Monday, April 16, 2007

Irony: Life

I'm going to leave the whole PCSO / government / finance thing alone for the moment. They're not going anywhere. I've just read through the comments on my post, and over at TUPC, and well its all a tad depressing and frustrating really. I'll bang my drum on another time.

So instead I'm going to post about a time when I had to take a kid into police protection. This is something that I do far too often for my own liking. This happened several months ago, but I can still remember it.

I want to post about it just to remind myself (and in a different way, you the reader) of the realities of police work. I could go on and on about the politics of policing and at the end of the day will have made no headway at all. However, things like this baby do happen. Its easy for me to forget about, sat in my study with warm spring sunshine flooding in, just how depraved and wrong (I don't have sufficient adjectives to describe, really) some people in 21st century society are.

It was about 6am after a busy night shift. Normally, things are quiet by now and I was pootling back towards my nick. The initial call started routinely enough, as they often do. "Can a unit attend Block Street, a female in labour....." Well, okay, not that routinely. These calls get pinged straight to the ambulance service, you know, the medical people? Basic first aid I might have, delivering babies not one of my areas of expertise.

The radio operator is thinking the same thing and has paused with the transmission open while she reads through the script on the screen in front of her. When she starts speaking again her voice has a harder edge to it. "The unborn child is on the at-risk register".

Looking into it later I see there for once has been good communication between our Child Protection Team and the ambulance service. The CPT had asked the ambulances to flag the address so when they call for an ambulance, we know about it.

As "luck" would have I left Block Street all of 3 minutes ago. I'm going to have to go anyway by the sounds of things and spin the car round. I wait outside for the ambulance. I quickly fire a couple of questions and my mobile number for the control room to do checks to verify why this kid is at risk.

The ambulance rig arrives after a minute or so and we all go in. A late middle aged woman opens the door and beckons the crew in. She sees me and my colleague following and instantly her demeanour changes to hostile. "What the f*** are you doing here?" I reply something about how we always get called to these things if we're nearer. She seems to accept that and either way ignores us as she shows us where her daughter is. I look around the flat and note the broken furniture, filthy floors and walls, and the mattress covered with a single stained sheet with the pregnant girl on it. I don't get a chance to look at the kitchen. I can guess what it'll be like.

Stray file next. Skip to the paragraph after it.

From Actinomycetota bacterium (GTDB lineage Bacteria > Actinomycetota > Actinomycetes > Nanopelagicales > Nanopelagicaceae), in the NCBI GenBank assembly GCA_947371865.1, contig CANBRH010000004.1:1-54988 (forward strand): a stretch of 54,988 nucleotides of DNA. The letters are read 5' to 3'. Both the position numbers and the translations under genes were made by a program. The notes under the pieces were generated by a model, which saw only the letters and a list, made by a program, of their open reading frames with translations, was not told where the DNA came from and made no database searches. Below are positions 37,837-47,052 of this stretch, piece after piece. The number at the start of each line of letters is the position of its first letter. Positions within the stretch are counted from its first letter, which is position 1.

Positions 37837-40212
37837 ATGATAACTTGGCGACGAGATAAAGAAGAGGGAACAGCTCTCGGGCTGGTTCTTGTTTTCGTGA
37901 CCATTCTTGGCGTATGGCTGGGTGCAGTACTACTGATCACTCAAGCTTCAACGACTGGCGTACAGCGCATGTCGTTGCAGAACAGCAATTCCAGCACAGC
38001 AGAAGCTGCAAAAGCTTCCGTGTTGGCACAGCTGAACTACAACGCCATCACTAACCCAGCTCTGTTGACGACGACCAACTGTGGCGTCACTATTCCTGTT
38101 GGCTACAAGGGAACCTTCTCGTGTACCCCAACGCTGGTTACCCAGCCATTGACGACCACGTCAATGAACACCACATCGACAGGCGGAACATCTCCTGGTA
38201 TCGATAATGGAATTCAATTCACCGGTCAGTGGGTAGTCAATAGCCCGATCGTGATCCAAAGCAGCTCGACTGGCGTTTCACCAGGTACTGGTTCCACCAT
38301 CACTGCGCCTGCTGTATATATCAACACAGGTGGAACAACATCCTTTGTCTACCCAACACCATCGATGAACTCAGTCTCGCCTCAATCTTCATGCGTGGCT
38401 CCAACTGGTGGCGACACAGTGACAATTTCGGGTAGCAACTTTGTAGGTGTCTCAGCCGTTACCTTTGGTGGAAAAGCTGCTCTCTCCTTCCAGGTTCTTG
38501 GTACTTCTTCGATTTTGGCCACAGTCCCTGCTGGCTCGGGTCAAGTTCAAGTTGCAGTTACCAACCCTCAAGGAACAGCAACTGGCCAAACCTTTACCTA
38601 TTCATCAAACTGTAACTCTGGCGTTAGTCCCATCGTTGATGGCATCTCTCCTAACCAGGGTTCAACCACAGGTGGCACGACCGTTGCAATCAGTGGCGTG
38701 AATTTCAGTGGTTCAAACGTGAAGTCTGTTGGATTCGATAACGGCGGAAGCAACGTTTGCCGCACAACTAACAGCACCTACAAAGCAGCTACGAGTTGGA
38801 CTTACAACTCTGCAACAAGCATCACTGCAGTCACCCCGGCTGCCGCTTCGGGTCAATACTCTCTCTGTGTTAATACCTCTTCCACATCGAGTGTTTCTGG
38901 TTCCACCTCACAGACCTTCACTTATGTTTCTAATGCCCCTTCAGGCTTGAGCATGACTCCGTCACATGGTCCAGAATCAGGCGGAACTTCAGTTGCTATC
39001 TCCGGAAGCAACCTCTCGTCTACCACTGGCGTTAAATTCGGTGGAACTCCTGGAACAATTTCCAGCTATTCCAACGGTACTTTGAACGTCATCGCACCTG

The ambulance crew confirm she needs to go to hospital like now. We leave the flat and I follow the rig to the hospital. I badger the control room on the way getting some history to this family. A bell rings with the info I hear in my earpiece. I've met this family before. I've sat in a different hospital whilst I was based somewhere else a good few years back, guarding a 2 month old baby from this same family. I wasn't told why then, just that this baby was forcibly taken into care and needed 24hr police protection from his own family.

It seems we're not waiting 2 months this time.

I get the night duty social worker to call me. Even knowing the above I still have to have solid reason to take this baby into police protection as soon as its born. He tells me that now the child has been born they have a full court file prepared and will have an emergency hearing first thing to legally and permanently take the child into their care. My role, as it turns out, is simple. If the family try to take the baby from the hospital before this court hearing, we have justification and power to take it into police protection. He gives me some of the circumstances.

I don't need to hear much.

By now, we're in the maternity ward. I get some strange looks off the midwives. I explain to them why we're here and confirm the layout of the ward and make sure the exits are covered. The baby, mother and grandmother are in a self contained room. I don't sit in and watch. I don't think I could look them in the eye.

I try not to think about the 3 year old killed in a road accident earlier in the day which I was told about at the shift start handover. We even went down the very same road where it happened en route to the hospital this time. Flowers are already attached to the remains of the railings, still with bits of police tape left flapping in the breeze. I begin to boil up at the terrible irony that earlier a child was taken from parents, and here I am doing the same thing, just this time from a family who don't deserve to have children. I wonder what the parents of the three year old would say to this lot.

The early turn skipper arrives. They're already up to date with whats going on, and having been able to research the relevant databases they know more than me. They'll make arrangements to take the baby to a different hospital, one the family don't know. One member of this family is dangerous enough that the duty officer is considering an armed guard.

The early turn sergeant tells me and the other night duty units to go. Its well beyond changeover time now. She's arranged for someone else to do the reports, for which I am most grateful. I go home in silence, a thousand unanswered questions in my mind.